Where it is anticipated that a paved surface will be provided in the future, consideration should be given to extending the width of the formation at the time of construction to allow for this.
Collector road width
On roads with medium volumes of traffic (100–1000 AADT), the number of passing maneuvers will increase and pavement widening will become worthwhile operationally and economically.
However, in view of the generally high cost of capital for construction in developing countries and the relatively low cost of travel time, reductions in speed when approaching vehicles pass will remain acceptable for such flow levels, and running surface widths of 5.0 and 5.5 meters are recommended by the TRL Overseas Unit.
However, in the case of a high percentage of heavy vehicles (>40%), it is advisable to increase the running surface width to 5.5 or 6.0 meters.
Arterial road width
For arterial roads with high flows (> 1000 AADT), the 6.5-meter wide running surface allows safe vehicles to pass safely in their lanes without the need to move or slow down.
The standard cross-sections proposed in the SATCC recommendations (ref. 3) are listed in Table 9.2, and the layout of cross-sections with an equipped carriageway is shown in Figure 9.2.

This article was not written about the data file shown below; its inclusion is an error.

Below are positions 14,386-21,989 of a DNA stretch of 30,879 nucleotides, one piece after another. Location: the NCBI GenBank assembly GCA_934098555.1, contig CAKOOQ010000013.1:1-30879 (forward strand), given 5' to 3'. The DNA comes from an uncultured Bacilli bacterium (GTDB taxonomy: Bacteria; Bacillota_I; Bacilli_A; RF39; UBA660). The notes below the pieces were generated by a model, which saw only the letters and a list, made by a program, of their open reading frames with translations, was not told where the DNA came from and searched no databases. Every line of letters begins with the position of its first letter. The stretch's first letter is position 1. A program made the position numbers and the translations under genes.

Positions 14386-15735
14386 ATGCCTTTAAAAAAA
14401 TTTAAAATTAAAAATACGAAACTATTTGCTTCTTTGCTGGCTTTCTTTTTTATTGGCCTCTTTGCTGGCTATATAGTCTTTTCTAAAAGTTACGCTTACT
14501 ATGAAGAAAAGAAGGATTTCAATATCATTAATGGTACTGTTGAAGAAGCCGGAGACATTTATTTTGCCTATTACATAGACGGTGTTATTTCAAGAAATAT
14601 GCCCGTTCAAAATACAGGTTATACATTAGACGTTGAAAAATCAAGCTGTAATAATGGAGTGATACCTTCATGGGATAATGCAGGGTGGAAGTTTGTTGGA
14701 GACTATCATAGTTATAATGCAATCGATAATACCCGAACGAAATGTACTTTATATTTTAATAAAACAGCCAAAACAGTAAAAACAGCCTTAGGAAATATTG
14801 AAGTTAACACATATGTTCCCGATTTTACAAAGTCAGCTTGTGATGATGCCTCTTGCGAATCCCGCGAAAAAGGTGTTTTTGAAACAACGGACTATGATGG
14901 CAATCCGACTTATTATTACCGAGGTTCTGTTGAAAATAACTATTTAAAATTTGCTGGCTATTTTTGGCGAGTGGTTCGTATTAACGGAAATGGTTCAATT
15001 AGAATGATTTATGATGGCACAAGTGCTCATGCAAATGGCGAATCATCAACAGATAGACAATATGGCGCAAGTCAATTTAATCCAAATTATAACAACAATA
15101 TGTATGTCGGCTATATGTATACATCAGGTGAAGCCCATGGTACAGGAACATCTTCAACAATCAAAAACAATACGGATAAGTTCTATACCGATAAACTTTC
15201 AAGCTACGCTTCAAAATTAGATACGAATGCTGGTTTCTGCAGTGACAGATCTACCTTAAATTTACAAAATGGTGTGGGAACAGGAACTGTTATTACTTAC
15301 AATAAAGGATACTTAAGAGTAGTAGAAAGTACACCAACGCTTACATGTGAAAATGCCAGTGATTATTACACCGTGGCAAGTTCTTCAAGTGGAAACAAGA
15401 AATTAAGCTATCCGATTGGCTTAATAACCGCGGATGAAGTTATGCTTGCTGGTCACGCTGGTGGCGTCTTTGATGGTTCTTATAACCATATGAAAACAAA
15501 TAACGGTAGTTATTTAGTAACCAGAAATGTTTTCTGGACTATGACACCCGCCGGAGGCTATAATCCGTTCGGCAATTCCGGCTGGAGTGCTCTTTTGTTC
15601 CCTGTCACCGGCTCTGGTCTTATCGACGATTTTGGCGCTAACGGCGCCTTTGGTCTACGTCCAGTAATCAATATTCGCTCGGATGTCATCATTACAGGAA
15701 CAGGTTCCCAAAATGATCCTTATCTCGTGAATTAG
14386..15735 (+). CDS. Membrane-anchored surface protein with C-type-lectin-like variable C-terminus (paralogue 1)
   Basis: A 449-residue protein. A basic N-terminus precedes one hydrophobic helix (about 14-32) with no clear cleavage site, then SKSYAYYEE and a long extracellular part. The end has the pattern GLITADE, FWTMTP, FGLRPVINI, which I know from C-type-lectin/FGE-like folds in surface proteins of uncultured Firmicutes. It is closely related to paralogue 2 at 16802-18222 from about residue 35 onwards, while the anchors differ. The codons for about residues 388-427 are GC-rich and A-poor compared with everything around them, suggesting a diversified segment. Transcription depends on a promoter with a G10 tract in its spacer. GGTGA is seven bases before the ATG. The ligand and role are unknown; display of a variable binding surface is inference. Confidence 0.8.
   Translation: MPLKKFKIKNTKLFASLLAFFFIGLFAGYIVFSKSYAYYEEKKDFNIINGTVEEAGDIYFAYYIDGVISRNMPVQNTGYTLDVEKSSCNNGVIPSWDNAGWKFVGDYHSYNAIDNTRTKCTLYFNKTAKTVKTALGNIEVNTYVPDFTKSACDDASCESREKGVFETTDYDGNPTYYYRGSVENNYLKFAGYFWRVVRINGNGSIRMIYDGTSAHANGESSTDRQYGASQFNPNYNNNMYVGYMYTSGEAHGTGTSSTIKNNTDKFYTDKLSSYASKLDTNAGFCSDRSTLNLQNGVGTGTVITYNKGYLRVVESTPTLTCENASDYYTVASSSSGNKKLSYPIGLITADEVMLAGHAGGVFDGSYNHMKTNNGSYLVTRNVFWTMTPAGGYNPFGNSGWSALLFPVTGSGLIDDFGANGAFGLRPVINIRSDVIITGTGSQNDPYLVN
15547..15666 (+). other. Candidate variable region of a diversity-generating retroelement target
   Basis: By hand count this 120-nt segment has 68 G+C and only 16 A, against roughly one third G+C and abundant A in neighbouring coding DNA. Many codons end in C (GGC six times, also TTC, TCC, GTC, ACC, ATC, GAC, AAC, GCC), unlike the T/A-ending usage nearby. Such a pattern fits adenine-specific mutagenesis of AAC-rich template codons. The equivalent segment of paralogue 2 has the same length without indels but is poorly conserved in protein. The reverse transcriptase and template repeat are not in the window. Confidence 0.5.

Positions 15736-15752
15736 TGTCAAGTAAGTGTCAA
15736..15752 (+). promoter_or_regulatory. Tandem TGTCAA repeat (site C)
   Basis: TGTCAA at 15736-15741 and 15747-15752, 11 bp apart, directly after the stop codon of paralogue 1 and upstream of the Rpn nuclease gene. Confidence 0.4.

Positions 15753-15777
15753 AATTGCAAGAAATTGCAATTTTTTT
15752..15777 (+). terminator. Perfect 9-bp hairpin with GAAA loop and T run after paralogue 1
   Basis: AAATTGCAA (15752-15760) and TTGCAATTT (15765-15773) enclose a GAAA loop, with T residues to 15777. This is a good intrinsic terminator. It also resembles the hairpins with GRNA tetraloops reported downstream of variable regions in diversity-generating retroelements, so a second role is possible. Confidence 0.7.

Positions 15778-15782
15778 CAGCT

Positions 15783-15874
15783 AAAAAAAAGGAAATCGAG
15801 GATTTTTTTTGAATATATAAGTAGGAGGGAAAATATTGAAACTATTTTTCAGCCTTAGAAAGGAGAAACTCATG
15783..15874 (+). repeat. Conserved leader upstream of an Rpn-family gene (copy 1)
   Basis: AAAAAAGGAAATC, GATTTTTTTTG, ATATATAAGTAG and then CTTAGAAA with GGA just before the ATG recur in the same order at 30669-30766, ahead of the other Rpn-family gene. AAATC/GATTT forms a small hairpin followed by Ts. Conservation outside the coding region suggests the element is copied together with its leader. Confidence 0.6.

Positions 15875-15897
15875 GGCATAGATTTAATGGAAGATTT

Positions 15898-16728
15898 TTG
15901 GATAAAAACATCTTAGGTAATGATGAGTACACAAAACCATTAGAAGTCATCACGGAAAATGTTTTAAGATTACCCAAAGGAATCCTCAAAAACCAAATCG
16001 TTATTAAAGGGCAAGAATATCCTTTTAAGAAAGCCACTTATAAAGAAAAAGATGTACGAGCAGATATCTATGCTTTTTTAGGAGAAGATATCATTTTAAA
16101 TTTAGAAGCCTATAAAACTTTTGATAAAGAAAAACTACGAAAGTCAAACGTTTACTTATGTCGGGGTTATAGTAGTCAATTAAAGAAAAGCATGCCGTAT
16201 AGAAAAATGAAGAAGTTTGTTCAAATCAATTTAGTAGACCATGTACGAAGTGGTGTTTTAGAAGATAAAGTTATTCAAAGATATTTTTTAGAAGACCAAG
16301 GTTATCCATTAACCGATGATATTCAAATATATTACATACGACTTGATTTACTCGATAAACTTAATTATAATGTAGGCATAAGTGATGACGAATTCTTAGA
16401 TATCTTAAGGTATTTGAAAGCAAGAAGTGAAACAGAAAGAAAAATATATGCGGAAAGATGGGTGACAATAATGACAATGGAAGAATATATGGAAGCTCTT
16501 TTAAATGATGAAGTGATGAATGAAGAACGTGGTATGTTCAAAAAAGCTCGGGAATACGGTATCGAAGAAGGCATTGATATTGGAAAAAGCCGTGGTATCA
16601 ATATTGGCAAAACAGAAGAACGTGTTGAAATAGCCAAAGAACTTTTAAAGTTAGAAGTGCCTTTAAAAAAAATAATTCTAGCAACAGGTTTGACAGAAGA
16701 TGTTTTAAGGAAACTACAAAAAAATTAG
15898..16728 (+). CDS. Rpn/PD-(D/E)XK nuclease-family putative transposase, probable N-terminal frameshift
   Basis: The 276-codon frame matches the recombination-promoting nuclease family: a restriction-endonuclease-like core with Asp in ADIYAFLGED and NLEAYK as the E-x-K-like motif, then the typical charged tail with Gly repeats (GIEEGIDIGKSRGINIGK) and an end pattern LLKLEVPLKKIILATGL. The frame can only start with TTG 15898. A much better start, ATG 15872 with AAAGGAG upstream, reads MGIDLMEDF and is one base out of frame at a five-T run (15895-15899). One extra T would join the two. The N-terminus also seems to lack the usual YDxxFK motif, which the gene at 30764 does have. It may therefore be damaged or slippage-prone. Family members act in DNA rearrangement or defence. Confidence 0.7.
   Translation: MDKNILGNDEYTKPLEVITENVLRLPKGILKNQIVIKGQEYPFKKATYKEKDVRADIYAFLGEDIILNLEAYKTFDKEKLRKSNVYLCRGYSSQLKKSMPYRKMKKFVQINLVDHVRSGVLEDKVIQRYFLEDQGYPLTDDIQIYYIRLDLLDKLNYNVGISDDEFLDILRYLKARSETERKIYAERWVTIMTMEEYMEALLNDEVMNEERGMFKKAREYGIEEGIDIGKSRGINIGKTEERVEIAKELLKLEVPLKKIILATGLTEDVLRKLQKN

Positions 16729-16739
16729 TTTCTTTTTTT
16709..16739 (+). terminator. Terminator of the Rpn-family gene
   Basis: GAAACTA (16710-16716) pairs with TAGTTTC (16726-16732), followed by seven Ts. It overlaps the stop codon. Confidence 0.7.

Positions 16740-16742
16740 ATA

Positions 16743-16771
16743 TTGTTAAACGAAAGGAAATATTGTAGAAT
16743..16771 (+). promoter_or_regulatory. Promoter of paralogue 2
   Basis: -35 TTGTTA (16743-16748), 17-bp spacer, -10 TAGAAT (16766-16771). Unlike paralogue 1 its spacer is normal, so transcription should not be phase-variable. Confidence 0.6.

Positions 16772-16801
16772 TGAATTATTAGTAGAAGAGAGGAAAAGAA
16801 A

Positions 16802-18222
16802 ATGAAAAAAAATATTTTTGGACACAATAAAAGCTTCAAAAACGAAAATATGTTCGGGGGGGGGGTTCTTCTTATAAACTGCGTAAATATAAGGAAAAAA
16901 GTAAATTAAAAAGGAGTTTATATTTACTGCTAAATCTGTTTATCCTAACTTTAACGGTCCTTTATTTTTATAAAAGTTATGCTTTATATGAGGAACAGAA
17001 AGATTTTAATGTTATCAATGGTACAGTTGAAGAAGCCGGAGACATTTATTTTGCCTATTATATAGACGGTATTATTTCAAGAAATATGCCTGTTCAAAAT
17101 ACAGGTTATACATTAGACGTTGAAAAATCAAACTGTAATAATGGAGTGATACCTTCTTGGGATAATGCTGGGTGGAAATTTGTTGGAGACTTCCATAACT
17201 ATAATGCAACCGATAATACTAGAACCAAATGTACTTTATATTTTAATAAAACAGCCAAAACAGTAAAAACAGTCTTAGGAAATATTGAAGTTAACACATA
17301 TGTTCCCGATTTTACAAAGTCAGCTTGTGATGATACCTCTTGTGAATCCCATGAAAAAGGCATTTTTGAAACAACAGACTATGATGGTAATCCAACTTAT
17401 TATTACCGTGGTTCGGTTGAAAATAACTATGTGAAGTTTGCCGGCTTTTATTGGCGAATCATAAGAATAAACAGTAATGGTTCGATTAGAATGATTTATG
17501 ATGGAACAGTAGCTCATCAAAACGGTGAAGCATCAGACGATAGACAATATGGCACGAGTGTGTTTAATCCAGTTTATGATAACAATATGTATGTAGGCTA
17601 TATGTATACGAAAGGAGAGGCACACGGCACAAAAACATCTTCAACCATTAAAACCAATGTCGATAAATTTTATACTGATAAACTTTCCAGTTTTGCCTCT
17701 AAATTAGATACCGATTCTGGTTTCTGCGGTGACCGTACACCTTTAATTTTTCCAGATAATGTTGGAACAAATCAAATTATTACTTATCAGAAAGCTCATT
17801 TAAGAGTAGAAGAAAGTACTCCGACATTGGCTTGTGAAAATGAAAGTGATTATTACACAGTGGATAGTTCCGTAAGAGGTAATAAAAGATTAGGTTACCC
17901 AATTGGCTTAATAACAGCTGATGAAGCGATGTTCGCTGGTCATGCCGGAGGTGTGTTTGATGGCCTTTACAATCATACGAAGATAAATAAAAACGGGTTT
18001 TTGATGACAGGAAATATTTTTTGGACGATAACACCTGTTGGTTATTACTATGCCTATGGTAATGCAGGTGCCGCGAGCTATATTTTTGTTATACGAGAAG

Culverts and bridges
The cross-section of the road is usually maintained across culverts, but special crosssections may need to be designed for bridges, taking into account traffic such as pedestrians, cyclists, etc., as well as motor traffic.
For example, a reduction in carriageway width may be acceptable when an existing narrow bridge has to be maintained because it is not economically feasible to replace or extend it.
It may also sometimes be economically constructed a superstructure of reduced width initially with provision for it to be widened later when traffic warrants it.
In such cases, proper application of traffic signs, rumble strips, or speed bumps is required to alert motorists of a roadblock.
Places should be provided to allow for crossing and overtaking of one-lane roads without shoulders. The total width of the road at crossing points should be at least 5.0 meters but preferably 5.5 meters, which allows two trucks to pass safely at low speeds.
The length of individual passes varies with local conditions and the sizes of vehicles in general use but, in general, 20 meters, including tapers, can supply trucks with a wheel base of 6.5 meters and an overall length of 11.0 meters.
Generally, the crossing points should be 300-500 meters each, depending on the terrain and geometric conditions. They must be located at a distance from each other and built in the most economical places determined by terrain and ground conditions, such as transitions to fill by cut, but at precise intervals.